By John Peters
October 2, 2013
The High Point University Survey Research Center released one of its periodic polls Tuesday with some curious findings.
Just 42 percent of North Carolina residents approve of the job President Barack Obama is doing. Given that the state voted against Obama in the 2012 presidential election, favoring GOP nominee by about 2 percentage points, and that he’s a Democrat in a decidedly right-leaning state, a low rating is no surprise.
Gov. Pat McCrory, a Republican who won the governor’s seat by about 12 percentage points, fared even worse in the poll, with just 38 percent of respondents saying they approve of his job performance.
The poll, which has a margin of error of plus or minus 5 percentage points, found just 32 percent of North Carolina residents approve of Democratic Sen. Kay Hagan’s performance on the job.
We’re not sure why the poll did not include any data on Republican Sen. Richard Burr, but the previous poll, released Sept. 19, gave Burr a 36 percent approval rating.
Ironically, the results were released Tuesday, the same day the federal government shut down in a budget stand-off between the GOP-controlled House, the Democratic-controlled Senate, and President Barrack Obama.
The poll results show a deep divide between the average person and those in political power. The typical adult really doesn’t seem to care much for political parties when evaluating those elected to office — and those poor approval ratings reflect that.
Those in office, unfortunately, are continuing to put party politics and grandstanding above leadership and service. In North Carolina, we see that clearly with the rampant cronyism and secretive governing under the McCrory administration. Federally, we see that with a GOP-controlled House bent on making pointless political waves even if that harms the very people they have been elected to represent.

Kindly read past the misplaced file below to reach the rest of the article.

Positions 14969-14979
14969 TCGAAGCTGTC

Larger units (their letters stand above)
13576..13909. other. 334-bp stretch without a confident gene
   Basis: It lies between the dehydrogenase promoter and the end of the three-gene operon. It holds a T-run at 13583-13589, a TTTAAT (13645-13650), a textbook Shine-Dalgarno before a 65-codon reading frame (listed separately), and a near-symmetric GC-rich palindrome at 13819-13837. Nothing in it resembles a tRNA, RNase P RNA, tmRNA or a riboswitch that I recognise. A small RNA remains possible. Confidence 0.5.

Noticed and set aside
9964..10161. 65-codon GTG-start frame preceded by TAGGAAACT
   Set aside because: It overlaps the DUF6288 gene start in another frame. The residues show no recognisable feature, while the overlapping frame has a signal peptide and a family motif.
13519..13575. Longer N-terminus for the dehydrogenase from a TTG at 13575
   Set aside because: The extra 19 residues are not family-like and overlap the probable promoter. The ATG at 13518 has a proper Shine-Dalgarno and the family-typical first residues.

That should be no surprise, given that the GOP leadership in Washington adopted a well-documented policy of opposition at every turn when Obama was first elected to the White House. Party leaders have even admitted their strategy has been to oppose him at every turn, even if that opposition was harmful to their own constituency. It almost makes one wonder if something besides politics is behind the party’s often mean-spirited railing against the president and the American people.
Not that the president is blameless. There have been times when some Republican leaders have sounded a conciliatory tone, have been willing to meet him half-way on certain issues, and the president has been hesitant to accept even that, as if he is above others elected to serve. And his response to Syria, drawing and then redrawing a so-called red line that now has no meaning, has weakened his office and the world view of America.
And so here we are, the federal government shut down, no one happy with any of the leadership in Raleigh and Washington. Too bad we can’t have a reset button when it comes to politics. Some might argue we do, and it’s called an election, but when those roll around again we’ll see the same tired old arguments, and everyone falling in line with their respective parties, voting for whoever party bosses determine is “most electable” rather than truly voting for who we believe will do the best job.
In that regard, we suppose the American people, and North Carolina residents, are getting what we deserve, what we voted into office.